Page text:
These worksheets contain a number of different activities using a dedicated set of vocabulary words related to the Earth Day celebration, including word search, fill in the blanks, scrambled words, word wall flash cards, acrostic poems, crossword puzzles, and more. The collection also includes six different packs of Bingo cards, which can be used during discussions of the topics. Last but not least, a KWHL (know, what, how, learn) diagram is included to help students pick a topic to explore in more depth. Note: Each short reading assignment has two answer worksheets, consisting of both multiple choice and short-answer segments. The instructor may choose which to use.
Where did the Earth come from? Scientists have some ideas about how it was formed. They believe that the planet was completely molten material when it started on the road to being a planet billions of years ago.
For the above "The History Behind the Third Rock from the Sun" reading passage.
Everyone knows that the temperature on Earth changes with the seasons and this is normal because the planet is tilted on its axis and it revolves around the sun.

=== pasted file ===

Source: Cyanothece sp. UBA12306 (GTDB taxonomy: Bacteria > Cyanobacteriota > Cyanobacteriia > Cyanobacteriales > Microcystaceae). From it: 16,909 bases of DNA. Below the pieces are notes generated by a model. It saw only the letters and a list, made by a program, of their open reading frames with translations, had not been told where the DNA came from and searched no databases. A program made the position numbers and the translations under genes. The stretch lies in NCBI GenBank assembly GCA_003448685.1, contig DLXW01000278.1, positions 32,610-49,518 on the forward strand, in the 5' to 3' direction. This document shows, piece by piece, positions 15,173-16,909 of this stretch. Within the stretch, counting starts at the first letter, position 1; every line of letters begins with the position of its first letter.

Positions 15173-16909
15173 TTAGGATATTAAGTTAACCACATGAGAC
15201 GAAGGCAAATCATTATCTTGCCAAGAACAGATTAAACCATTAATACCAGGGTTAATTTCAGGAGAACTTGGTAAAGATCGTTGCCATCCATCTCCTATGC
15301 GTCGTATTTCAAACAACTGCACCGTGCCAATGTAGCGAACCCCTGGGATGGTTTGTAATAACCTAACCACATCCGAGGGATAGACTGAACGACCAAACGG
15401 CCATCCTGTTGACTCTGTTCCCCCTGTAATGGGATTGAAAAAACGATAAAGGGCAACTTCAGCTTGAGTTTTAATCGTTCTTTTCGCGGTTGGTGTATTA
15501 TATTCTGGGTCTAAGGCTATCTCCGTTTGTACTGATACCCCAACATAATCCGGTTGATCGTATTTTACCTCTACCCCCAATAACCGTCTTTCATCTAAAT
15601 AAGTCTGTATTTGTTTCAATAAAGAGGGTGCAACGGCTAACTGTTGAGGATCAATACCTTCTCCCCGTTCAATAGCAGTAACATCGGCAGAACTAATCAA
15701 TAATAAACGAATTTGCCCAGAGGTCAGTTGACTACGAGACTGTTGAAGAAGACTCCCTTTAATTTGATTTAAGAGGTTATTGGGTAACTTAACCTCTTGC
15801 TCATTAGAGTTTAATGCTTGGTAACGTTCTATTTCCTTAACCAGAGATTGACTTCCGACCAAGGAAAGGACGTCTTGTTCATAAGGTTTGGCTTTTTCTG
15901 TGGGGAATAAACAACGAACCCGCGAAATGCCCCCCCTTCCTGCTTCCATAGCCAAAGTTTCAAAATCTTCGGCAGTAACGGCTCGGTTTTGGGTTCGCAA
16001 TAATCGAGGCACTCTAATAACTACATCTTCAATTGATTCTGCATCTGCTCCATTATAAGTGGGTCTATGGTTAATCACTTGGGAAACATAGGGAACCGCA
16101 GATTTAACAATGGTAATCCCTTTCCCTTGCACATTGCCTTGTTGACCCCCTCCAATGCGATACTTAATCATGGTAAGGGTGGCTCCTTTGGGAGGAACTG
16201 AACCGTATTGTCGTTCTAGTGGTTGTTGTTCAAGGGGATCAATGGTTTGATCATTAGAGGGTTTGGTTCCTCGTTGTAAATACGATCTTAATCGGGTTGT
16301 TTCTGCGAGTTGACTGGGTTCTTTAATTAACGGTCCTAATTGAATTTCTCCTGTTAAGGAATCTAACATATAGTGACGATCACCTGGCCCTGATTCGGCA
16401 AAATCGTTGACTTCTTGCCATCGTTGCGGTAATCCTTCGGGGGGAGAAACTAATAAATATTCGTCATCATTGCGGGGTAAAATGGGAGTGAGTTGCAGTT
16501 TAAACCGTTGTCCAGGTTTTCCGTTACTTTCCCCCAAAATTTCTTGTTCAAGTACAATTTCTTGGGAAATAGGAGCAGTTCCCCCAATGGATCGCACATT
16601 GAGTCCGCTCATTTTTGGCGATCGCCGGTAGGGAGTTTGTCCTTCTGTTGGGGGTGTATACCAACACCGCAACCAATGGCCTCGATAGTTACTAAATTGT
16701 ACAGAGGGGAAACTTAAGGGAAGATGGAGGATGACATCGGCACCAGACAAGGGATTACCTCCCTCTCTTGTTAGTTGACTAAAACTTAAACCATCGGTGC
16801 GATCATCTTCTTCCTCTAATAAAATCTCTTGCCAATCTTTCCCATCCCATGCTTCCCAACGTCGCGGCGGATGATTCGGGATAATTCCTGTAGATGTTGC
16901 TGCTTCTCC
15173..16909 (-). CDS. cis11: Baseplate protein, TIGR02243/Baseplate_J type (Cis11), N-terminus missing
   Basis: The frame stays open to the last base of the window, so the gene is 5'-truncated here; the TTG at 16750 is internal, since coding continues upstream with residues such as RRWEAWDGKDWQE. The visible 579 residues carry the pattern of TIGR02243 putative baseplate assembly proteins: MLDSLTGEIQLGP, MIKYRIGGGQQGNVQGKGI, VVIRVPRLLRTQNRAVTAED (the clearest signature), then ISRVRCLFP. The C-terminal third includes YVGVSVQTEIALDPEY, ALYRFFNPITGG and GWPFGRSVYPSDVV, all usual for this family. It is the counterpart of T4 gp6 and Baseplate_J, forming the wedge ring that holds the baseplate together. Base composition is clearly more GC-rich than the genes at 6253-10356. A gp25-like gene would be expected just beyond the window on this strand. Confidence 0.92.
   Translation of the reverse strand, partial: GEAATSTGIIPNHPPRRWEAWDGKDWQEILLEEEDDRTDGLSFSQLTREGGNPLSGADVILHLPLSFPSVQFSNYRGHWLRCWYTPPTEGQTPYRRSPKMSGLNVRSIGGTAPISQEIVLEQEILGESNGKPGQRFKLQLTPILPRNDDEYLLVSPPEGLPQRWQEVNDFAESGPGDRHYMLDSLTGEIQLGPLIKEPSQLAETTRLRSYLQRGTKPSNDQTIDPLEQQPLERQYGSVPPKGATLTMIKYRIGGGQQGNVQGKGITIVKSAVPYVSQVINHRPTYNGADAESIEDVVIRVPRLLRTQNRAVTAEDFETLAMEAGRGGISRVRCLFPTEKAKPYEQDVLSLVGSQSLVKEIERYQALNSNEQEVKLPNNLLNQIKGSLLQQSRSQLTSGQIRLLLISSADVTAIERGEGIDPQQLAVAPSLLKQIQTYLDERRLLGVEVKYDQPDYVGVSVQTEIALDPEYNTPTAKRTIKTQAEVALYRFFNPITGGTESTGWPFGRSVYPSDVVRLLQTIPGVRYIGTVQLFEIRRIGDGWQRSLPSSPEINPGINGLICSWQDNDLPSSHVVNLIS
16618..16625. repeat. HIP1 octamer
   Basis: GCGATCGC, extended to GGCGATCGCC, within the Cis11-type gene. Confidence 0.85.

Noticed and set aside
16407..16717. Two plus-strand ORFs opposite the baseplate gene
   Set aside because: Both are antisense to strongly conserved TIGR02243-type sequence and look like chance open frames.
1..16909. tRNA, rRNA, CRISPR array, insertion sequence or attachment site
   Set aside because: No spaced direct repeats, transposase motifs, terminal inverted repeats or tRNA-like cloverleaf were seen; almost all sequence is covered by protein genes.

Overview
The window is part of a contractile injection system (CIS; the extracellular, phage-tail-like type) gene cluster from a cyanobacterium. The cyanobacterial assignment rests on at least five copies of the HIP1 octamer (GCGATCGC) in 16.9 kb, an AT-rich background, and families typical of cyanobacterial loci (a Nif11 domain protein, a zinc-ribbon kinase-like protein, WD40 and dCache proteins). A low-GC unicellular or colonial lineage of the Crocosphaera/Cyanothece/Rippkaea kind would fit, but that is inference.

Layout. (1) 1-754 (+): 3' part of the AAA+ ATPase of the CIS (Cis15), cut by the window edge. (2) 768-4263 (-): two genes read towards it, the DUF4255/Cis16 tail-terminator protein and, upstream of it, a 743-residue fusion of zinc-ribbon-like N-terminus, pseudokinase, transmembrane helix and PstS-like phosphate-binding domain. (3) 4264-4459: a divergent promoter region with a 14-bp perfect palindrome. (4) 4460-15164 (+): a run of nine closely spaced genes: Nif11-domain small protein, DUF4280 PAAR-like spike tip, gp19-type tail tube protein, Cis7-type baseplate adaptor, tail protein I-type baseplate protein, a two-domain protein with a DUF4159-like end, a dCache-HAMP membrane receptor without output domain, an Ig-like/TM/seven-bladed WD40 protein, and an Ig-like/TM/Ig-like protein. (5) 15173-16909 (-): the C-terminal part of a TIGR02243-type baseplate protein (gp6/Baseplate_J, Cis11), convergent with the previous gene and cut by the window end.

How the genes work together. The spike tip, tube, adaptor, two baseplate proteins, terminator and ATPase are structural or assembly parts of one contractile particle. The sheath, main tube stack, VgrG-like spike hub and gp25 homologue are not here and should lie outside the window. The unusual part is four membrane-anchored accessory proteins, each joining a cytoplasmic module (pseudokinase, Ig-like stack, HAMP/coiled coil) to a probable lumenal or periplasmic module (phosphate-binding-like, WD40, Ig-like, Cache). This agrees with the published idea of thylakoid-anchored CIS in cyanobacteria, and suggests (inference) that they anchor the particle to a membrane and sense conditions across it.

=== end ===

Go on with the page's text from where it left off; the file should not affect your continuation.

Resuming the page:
Right now, what is happening to the temperature on earth?
The earth's temperature has changed many times over billions of years. What caused scientists to be concerned about global warming right now?
Split apart the word "greenhouse" and you get two words: "green" and "house." No, we're not talking about a cottage somewhere that’s painted green on the outside; that's for fairy tales!
Which of the following are examples of greenhouse gases? A basic scientific principle is that warm air in a room.
What do you think would happen to it if there was an increased amount of greenhouse gases in the atmosphere?
The very first Earth Day was celebrated on April 22, 1970 and concerned people consider this day to be the start of the environmental movement. Environmentalists are people who care about it and preserving a clean world for everyone to live in.
Before people were concerned about preserving the environment, industries polluted everything.
The Earth has been around for millions of years, always changing. Volcanoes erupt and make new islands; the crust shifts and moves the continents around; or a major storm like a hurricane can change a landscape in just a few hours.
What symbol gives you recycling information about a plastic container? What number inside the symbol means the container is recyclable?
Write a paragraph about how carrying all the water you use would change how much water you consume. Look up the Dust Bowl that occurred in the United States in the 1930s. Write a short report about what caused the Dust Bowl.